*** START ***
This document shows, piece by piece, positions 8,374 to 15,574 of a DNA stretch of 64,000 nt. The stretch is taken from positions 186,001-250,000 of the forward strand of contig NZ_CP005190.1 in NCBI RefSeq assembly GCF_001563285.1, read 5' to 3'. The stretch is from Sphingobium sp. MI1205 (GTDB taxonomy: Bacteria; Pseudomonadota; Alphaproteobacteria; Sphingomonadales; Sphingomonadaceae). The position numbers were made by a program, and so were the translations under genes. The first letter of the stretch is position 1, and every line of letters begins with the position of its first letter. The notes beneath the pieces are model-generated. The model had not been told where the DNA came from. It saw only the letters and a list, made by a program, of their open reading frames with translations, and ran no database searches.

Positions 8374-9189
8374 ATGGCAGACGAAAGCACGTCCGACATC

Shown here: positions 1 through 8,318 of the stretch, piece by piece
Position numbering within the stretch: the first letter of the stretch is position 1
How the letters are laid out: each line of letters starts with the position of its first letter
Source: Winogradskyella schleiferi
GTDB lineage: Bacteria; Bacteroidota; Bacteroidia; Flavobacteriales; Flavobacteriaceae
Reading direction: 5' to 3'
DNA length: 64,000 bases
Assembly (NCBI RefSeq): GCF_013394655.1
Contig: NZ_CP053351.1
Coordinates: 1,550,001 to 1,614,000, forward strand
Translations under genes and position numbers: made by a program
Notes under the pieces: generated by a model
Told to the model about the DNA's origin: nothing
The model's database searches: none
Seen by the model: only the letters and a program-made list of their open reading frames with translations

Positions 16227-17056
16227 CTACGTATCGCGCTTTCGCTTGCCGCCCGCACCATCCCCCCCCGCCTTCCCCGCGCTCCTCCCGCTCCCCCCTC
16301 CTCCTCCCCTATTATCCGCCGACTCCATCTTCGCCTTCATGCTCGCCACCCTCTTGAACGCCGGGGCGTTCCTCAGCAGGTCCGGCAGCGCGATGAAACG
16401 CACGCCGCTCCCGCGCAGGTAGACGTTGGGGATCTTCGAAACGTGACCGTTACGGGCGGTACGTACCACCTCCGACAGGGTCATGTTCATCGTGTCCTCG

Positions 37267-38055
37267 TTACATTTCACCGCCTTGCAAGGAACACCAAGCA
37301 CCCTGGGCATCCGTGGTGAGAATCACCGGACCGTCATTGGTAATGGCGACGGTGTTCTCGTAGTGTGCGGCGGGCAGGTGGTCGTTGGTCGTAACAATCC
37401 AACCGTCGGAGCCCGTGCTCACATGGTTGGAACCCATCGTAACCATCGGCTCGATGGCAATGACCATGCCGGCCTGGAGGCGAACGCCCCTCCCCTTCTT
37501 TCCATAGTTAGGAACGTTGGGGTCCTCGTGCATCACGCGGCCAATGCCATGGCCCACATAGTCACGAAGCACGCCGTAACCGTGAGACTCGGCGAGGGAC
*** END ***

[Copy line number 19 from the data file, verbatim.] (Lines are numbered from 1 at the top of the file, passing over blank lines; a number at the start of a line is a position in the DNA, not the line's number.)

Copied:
Positions 16227-17056